Test Drive Notes Library
- Looks. There are people who will buy this car just because of how good it looks. And yes, that is the first time anybody has said that about a Volvo.
- Comfort. The V90 XC is a particularly great highway cruiser and pretty good town schlepper, too. Except for some coarse engine noise (see below) the cabin is quiet, and wind noise is pretty much nonexistent. The ride is smooth and comfortable. The slightly raised XC puts the seat height at pretty-close-to-ass level for most people… which is nice for people who no longer feel like they're falling down into a car or climbing up into an SUV. The front seats are more comfortable than anything you sit in at home, and there is ample room both front and rear.
- Move over Audi. The interior is airy and Scandinavianly beautiful. It’s like stopping in that furniture store where you can’t afford anything. A huge sunroof provides day light to front and rear passengers. That’s just one of the reasons there will be fewer kayaks on top of this XC than there were on the previous model (the owners of this version won’t want to block the light or scratch the roof).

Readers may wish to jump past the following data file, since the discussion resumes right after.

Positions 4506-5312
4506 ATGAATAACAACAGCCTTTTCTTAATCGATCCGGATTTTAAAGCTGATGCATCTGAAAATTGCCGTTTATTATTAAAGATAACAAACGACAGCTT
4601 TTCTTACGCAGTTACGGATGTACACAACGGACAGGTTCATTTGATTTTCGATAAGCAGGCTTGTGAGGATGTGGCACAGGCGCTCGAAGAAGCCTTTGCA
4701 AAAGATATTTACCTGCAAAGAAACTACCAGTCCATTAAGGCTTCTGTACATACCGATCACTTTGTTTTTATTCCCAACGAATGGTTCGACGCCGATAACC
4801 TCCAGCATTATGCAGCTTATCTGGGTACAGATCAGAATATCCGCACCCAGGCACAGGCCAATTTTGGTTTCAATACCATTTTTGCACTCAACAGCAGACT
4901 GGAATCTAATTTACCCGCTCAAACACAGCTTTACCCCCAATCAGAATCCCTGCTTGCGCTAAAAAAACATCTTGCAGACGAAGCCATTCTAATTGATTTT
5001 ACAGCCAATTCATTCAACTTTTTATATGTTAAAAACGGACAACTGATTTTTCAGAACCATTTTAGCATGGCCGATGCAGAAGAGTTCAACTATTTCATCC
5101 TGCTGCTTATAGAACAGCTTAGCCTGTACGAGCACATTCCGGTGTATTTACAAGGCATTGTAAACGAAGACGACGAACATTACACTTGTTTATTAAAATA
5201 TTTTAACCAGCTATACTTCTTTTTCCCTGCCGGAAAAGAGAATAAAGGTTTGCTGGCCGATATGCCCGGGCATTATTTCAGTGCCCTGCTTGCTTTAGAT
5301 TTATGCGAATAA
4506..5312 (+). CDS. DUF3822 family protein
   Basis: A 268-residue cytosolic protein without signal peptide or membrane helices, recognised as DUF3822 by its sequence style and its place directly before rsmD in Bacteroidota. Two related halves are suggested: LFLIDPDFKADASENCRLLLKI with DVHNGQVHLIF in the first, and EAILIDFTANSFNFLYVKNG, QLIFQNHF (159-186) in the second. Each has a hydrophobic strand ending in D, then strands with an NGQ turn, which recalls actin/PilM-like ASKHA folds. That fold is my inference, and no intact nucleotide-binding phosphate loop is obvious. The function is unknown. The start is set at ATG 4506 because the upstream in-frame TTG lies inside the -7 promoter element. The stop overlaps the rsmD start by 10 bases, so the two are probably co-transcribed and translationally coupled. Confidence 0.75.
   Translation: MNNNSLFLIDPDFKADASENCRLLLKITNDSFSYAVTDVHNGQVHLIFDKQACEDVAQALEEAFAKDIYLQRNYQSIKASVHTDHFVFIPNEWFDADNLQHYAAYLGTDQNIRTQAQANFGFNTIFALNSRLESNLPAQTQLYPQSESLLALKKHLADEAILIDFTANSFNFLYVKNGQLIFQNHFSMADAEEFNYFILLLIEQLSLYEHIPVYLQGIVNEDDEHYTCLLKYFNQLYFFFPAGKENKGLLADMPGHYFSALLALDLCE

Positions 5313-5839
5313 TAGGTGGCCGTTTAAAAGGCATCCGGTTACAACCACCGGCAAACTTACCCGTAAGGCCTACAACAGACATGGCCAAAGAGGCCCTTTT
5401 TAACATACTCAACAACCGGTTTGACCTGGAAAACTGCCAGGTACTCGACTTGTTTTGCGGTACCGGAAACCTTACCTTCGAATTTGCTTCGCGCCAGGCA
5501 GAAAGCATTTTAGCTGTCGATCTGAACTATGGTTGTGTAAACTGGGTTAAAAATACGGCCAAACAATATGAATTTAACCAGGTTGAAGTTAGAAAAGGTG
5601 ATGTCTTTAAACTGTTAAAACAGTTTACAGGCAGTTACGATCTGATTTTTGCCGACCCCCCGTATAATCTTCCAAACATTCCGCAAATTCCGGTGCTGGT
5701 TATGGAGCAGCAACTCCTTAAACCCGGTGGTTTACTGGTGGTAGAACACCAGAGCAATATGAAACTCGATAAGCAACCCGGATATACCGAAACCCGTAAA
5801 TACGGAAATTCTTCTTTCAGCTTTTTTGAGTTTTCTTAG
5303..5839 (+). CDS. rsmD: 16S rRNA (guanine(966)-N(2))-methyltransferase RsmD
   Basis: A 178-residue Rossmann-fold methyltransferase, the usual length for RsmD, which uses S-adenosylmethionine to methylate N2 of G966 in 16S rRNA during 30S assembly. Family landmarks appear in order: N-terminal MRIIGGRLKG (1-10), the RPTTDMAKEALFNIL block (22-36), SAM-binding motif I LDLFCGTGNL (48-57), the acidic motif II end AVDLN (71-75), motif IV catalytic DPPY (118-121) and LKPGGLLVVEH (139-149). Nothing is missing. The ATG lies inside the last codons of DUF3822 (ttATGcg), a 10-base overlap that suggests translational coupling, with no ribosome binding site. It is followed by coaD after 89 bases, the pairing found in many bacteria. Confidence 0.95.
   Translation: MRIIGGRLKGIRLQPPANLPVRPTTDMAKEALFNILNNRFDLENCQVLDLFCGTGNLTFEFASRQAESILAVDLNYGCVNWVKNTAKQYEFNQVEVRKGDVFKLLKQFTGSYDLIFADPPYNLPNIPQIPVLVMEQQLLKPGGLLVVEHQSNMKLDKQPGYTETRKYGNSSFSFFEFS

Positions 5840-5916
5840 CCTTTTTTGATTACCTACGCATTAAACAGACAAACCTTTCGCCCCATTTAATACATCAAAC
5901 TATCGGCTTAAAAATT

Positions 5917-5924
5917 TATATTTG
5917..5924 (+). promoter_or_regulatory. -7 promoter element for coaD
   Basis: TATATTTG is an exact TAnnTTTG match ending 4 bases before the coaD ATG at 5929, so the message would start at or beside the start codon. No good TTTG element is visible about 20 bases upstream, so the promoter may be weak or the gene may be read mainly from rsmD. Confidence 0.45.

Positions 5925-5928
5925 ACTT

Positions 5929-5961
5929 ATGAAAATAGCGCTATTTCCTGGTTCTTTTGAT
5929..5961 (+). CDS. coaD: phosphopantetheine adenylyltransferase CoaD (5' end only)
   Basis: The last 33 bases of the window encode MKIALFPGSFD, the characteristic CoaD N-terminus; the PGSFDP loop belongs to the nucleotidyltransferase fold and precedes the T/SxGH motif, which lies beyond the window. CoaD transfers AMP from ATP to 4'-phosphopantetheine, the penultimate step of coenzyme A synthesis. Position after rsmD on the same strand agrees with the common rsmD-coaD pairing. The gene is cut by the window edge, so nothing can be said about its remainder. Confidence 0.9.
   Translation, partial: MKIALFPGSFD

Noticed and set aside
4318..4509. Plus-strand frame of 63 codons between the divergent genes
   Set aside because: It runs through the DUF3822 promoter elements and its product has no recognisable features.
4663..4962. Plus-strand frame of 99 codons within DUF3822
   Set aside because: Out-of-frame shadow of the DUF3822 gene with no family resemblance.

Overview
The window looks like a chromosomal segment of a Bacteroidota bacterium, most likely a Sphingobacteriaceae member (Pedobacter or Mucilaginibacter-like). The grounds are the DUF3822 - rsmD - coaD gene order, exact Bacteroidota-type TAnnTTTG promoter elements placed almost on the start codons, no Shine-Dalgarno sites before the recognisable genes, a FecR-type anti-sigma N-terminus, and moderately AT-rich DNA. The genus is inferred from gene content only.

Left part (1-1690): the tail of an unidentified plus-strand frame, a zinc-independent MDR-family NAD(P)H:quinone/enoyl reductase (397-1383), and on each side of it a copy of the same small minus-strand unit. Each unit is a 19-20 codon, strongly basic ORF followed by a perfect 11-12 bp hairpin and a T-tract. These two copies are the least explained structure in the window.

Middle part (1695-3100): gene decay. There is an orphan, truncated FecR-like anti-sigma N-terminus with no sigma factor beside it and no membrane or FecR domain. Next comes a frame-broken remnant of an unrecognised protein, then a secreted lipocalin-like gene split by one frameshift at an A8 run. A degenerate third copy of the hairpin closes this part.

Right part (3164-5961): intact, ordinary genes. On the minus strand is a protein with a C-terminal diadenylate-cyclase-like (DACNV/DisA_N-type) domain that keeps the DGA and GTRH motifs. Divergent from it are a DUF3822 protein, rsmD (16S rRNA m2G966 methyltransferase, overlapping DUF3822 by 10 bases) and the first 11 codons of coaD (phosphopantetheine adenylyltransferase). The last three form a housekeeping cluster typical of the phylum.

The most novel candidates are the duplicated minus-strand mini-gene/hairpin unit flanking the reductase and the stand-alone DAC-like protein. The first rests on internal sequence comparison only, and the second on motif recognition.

- Versatility. This is a pretty large wagon, about a foot longer than the XC70 it essentially replaces. It’s got four doors, with lots of room for four passenger and adequate room for a fifth. It has decent room for cargo behind the rear seats. When the rear seats fold down (easily, with the pull of a handle), there’s space for the golden retrievers and the antique dresser you picked up over the weekend in Hudson, NY. The only limitations compared to larger SUVs are the roof height, and the angled rear window, which cuts into cargo capacity at the tail end of the car.